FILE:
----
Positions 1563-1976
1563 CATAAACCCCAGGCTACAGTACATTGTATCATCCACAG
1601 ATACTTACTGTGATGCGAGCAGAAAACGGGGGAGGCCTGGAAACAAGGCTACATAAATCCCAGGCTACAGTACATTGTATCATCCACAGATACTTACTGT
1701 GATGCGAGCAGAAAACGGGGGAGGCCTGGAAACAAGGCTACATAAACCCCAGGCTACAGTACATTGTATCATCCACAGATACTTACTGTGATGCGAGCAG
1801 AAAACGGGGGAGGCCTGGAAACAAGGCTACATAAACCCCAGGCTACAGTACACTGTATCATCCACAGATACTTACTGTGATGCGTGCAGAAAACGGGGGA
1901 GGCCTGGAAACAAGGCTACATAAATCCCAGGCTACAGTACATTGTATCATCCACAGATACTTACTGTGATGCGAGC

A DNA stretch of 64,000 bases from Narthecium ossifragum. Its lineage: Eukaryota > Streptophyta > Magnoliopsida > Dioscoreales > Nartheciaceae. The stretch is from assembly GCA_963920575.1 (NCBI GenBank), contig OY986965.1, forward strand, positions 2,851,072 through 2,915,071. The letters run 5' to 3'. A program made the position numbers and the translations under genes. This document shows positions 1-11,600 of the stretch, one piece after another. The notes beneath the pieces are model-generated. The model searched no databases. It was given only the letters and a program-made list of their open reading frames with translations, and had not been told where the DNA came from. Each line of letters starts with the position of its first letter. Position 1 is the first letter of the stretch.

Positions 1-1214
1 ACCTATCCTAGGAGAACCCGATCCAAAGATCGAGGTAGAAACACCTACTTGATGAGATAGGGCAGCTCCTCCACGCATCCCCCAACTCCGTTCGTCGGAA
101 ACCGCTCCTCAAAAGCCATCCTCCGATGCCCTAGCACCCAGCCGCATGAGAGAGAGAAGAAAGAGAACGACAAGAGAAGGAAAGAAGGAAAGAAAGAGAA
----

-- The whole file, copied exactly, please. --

Positions 1563-1976
1563 CATAAACCCCAGGCTACAGTACATTGTATCATCCACAG
1601 ATACTTACTGTGATGCGAGCAGAAAACGGGGGAGGCCTGGAAACAAGGCTACATAAATCCCAGGCTACAGTACATTGTATCATCCACAGATACTTACTGT
1701 GATGCGAGCAGAAAACGGGGGAGGCCTGGAAACAAGGCTACATAAACCCCAGGCTACAGTACATTGTATCATCCACAGATACTTACTGTGATGCGAGCAG
1801 AAAACGGGGGAGGCCTGGAAACAAGGCTACATAAACCCCAGGCTACAGTACACTGTATCATCCACAGATACTTACTGTGATGCGTGCAGAAAACGGGGGA
1901 GGCCTGGAAACAAGGCTACATAAATCCCAGGCTACAGTACATTGTATCATCCACAGATACTTACTGTGATGCGAGC

A DNA stretch of 64,000 bases from Narthecium ossifragum. Its lineage: Eukaryota > Streptophyta > Magnoliopsida > Dioscoreales > Nartheciaceae. The stretch is from assembly GCA_963920575.1 (NCBI GenBank), contig OY986965.1, forward strand, positions 2,851,072 through 2,915,071. The letters run 5' to 3'. A program made the position numbers and the translations under genes. This document shows positions 1-11,600 of the stretch, one piece after another. The notes beneath the pieces are model-generated. The model searched no databases. It was given only the letters and a program-made list of their open reading frames with translations, and had not been told where the DNA came from. Each line of letters starts with the position of its first letter. Position 1 is the first letter of the stretch.

Positions 1-1214
1 ACCTATCCTAGGAGAACCCGATCCAAAGATCGAGGTAGAAACACCTACTTGATGAGATAGGGCAGCTCCTCCACGCATCCCCCAACTCCGTTCGTCGGAA
101 ACCGCTCCTCAAAAGCCATCCTCCGATGCCCTAGCACCCAGCCGCATGAGAGAGAGAAGAAAGAGAACGACAAGAGAAGGAAAGAAGGAAAGAAAGAGAA